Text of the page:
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A magnetizing force of $360A{m^{ - 1}}$ produces a magnetic flux density of 0.6T in a ferromagnetic material. The susceptibility of the material is:
$
  (a){\text{ 1625}} \\
  (b){\text{ 1329}} \\
  (c){\text{ 2105}} \\
  (d){\text{ 1914}} \\
$

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Last updated date: 23rd May 2024
Total views: 45.9k
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Answer
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Hint – In this question use the direct relationship between magnetization force and magnetic flux density that is $B = {\mu _o}\left( {H + M} \right)$, where B is the magnetic flux density, H is magnetizing force, $\chi $is magnetic susceptibility and is magnetic vacuum permeability.

Complete step-by-step answer:

Given data:
Magnetization force (H) = 360 A/m.
Magnetic flux density (B) = 0.6 T
Now as we know the relation between magnetization force and magnetic flux density which is given as,
$ \Rightarrow B = {\mu _o}\left( {H + M} \right)$................ (1), where ${\mu _o} = $vacuum permeability = $4\pi \times {10^{ - 7}}$(H/m), and M = magnetization of ferromagnetic material in (A/m).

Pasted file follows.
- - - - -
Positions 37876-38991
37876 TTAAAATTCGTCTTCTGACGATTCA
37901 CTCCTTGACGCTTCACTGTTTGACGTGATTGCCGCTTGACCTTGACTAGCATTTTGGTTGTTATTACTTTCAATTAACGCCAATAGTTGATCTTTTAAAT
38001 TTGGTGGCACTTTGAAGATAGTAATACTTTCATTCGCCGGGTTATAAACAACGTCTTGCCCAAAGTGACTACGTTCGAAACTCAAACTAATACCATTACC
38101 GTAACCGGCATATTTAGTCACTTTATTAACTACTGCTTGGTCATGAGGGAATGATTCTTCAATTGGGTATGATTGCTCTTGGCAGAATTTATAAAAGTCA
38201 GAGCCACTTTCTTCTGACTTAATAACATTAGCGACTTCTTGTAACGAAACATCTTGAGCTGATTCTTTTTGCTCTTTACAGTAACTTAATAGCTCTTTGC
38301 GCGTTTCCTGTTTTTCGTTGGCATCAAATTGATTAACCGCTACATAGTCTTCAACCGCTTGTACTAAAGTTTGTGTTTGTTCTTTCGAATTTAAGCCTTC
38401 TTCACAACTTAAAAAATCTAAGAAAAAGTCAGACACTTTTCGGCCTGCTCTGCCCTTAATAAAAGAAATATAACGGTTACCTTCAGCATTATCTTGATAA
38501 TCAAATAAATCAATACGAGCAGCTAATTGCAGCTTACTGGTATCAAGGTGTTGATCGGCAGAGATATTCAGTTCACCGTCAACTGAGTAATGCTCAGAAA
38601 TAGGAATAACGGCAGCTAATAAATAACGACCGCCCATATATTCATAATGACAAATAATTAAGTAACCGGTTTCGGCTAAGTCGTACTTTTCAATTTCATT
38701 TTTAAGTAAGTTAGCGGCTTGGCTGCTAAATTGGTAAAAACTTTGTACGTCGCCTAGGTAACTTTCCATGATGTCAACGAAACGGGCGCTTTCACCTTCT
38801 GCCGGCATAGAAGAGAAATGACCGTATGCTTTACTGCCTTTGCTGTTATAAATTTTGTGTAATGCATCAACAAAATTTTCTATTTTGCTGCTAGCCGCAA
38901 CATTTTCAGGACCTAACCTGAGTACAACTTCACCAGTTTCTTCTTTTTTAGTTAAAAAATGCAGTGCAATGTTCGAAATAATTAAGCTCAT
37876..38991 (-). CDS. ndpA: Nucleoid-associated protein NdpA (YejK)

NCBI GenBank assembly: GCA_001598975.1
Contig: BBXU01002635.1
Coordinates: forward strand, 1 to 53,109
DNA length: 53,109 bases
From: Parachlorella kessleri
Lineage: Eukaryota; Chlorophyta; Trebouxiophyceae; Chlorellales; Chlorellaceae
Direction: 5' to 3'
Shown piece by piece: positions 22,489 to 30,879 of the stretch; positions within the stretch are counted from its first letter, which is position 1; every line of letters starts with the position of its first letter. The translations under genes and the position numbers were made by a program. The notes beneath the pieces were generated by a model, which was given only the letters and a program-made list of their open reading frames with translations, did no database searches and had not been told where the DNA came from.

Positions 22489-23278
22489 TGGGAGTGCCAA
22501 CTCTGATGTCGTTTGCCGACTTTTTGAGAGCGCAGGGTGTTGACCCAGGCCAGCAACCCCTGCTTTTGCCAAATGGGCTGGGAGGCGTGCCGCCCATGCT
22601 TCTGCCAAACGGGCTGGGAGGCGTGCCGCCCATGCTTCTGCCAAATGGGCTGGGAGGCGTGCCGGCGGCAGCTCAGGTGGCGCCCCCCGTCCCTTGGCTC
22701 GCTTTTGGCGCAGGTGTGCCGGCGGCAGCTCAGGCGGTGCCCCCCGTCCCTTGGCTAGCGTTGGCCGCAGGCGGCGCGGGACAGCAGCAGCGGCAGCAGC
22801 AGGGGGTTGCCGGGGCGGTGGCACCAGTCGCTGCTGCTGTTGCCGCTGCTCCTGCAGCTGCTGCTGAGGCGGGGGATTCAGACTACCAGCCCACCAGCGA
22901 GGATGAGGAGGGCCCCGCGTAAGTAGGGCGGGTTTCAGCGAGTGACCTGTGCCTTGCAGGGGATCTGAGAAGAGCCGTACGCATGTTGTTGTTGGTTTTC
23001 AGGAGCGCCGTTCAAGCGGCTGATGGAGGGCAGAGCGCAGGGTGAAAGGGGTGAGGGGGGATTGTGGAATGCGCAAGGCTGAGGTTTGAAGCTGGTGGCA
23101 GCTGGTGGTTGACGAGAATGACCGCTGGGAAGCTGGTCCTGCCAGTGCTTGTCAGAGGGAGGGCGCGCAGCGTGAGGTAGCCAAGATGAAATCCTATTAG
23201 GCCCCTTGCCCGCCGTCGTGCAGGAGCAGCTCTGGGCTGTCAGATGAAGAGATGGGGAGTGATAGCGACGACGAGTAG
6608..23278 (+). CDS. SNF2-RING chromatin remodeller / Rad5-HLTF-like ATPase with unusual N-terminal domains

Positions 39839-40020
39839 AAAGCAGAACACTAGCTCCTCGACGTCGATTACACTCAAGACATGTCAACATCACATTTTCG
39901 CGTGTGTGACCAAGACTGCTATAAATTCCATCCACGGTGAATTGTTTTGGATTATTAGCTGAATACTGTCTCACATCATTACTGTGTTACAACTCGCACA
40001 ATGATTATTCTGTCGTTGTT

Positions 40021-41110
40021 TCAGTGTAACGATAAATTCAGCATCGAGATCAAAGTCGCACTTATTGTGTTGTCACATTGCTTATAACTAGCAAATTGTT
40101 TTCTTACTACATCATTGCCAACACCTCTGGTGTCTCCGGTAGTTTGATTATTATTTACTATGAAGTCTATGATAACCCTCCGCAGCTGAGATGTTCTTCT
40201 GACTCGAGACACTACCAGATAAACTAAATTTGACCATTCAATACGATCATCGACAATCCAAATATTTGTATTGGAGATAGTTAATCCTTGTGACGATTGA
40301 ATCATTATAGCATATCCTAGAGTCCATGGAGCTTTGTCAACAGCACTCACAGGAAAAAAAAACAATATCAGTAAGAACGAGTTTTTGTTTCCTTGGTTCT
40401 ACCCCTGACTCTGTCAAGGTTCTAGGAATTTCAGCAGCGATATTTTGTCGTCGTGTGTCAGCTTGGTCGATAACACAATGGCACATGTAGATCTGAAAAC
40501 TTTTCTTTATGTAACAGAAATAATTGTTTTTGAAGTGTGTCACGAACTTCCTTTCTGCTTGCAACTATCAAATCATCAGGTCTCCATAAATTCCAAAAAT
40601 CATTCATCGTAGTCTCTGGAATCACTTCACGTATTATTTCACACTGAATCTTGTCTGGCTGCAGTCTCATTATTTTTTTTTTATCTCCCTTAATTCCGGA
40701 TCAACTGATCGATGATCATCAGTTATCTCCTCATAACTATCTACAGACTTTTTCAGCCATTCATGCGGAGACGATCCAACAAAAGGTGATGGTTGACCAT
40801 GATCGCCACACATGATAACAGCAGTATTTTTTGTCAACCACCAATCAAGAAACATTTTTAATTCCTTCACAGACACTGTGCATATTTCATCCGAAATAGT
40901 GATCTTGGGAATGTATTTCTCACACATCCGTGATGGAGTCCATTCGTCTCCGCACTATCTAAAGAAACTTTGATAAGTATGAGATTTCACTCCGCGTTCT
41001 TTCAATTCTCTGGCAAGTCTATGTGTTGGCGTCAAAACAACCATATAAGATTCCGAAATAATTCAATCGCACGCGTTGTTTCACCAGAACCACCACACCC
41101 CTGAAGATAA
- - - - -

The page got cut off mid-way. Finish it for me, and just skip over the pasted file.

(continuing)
Now as we know that magnetization is susceptibility ($\chi $) time’s magnetic field strength.
$ \Rightarrow M = \chi H$, both M and H have equal units therefore $\chi $ has dimensionless.
Now substitute this value in equation (1) we have,
$ \Rightarrow B = {\mu _o}\left( {H + \chi H} \right)$
\[ \Rightarrow 0.6 = \left( {4\pi \times {{10}^{ - 7}}} \right)\left( {360 + 360\chi } \right)\]
\[ \Rightarrow 1 + \chi = \dfrac{{0.6}}{{\left( {4\pi \times {{10}^{ - 7}}} \right) \times 360}}\]
\[ \Rightarrow \chi = \dfrac{{0.6}}{{\left( {4 \times \dfrac{{22}}{7} \times {{10}^{ - 7}}} \right) \times 360}} - 1\] $\left[ {\because \pi = \dfrac{{22}}{7}} \right]$
\[ \Rightarrow \chi = \dfrac{{0.6}}{{\left( {4 \times \dfrac{{22}}{7} \times {{10}^{ - 7}}} \right) \times 360}} - 1 = 1325.75 - 1\]
\[ \Rightarrow \chi = 1324.75 \simeq 1329\]
So this is the required answer.
Hence option (B) is the correct answer.

Note – When a material is placed in a magnetic field it tends to get magnetized, so magnetic susceptibility is the measure of how much an object in that field will be able to get magnetized. Magnetic susceptibility may also be written as $\dfrac{M}{H}$ where M is the magnetic moment per unit volume and where H is the intensity of the magnetizing field.